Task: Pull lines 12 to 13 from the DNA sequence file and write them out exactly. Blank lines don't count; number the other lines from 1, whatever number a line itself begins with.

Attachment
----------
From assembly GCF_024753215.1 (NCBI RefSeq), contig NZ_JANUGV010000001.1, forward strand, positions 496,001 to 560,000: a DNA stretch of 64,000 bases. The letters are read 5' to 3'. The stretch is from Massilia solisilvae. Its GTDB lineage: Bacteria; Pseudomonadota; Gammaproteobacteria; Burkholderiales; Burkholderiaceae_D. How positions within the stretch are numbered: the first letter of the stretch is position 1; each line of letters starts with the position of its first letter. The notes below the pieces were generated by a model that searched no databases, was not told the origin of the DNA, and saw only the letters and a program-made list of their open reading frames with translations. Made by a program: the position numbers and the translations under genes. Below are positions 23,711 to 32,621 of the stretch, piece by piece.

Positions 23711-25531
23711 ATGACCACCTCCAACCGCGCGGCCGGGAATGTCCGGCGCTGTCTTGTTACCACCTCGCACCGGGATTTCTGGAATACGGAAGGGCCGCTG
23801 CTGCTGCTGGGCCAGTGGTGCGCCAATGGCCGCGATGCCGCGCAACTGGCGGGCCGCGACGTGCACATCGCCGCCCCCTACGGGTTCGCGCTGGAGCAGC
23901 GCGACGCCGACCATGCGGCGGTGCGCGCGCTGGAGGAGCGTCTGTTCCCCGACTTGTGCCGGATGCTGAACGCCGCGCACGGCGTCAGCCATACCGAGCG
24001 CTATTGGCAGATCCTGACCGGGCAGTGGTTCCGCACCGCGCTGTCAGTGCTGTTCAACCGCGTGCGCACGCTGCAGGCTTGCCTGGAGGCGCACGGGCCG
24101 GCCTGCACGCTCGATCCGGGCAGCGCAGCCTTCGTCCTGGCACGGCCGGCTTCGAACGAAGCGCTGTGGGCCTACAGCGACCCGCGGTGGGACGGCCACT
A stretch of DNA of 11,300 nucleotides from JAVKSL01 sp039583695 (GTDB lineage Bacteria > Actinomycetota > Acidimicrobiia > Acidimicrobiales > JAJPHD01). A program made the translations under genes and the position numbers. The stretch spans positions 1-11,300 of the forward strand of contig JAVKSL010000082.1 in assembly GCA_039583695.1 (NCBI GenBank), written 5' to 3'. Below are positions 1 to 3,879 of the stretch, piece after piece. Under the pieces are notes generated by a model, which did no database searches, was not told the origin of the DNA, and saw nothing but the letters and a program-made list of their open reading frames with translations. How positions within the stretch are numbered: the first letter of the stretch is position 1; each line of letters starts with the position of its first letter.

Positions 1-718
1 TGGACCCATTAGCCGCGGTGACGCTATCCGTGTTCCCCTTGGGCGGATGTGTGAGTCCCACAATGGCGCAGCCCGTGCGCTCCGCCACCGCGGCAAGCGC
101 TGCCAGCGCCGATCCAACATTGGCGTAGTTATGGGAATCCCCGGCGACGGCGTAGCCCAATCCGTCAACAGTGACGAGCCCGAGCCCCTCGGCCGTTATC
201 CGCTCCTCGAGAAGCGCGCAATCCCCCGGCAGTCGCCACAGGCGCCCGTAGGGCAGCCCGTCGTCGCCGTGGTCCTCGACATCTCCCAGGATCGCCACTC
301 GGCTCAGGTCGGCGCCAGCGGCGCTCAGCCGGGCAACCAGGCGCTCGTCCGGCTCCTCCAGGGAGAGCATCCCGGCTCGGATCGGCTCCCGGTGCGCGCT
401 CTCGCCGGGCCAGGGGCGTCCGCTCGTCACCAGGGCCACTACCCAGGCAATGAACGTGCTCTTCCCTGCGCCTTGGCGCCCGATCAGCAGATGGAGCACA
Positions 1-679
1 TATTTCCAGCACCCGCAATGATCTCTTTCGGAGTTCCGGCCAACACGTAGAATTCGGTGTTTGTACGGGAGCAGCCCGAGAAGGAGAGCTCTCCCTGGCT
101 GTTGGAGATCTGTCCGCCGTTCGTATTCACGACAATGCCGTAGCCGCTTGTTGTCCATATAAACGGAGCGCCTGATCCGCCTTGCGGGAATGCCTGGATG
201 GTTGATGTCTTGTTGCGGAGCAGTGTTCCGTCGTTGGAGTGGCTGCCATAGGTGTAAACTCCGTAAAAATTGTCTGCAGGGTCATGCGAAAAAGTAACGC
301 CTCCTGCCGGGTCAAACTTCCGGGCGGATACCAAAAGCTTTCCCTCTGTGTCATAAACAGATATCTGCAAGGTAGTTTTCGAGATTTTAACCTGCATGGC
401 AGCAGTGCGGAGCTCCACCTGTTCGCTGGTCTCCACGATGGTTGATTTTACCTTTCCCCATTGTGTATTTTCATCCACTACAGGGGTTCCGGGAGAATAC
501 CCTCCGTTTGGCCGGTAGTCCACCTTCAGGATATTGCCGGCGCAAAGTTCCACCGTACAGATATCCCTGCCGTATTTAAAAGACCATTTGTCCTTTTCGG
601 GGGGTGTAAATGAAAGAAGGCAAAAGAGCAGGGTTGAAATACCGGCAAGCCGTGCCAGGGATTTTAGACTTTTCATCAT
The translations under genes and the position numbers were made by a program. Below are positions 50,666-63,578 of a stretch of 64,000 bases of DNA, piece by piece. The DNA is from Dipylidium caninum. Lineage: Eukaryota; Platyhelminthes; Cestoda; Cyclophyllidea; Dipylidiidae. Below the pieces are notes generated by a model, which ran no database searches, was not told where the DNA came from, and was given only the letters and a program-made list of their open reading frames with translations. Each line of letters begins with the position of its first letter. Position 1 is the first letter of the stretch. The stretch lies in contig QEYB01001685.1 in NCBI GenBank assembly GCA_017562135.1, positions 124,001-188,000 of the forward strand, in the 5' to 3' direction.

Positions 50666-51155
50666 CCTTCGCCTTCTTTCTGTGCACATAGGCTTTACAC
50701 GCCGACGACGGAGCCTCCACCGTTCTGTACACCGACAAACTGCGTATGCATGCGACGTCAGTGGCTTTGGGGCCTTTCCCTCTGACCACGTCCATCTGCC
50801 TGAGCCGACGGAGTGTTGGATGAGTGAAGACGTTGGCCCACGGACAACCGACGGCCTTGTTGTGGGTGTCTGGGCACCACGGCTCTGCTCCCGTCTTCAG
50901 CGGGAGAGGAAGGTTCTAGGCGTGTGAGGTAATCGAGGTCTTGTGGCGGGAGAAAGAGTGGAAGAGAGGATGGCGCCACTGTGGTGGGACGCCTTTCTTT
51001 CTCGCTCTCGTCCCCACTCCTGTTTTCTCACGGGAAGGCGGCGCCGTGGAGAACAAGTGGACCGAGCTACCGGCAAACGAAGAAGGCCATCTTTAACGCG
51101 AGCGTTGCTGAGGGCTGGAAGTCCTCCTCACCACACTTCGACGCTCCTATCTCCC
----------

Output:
201 CGCTCCTCGAGAAGCGCGCAATCCCCCGGCAGTCGCCACAGGCGCCCGTAGGGCAGCCCGTCGTCGCCGTGGTCCTCGACATCTCCCAGGATCGCCACTC
301 GGCTCAGGTCGGCGCCAGCGGCGCTCAGCCGGGCAACCAGGCGCTCGTCCGGCTCCTCCAGGGAGAGCATCCCGGCTCGGATCGGCTCCCGGTGCGCGCT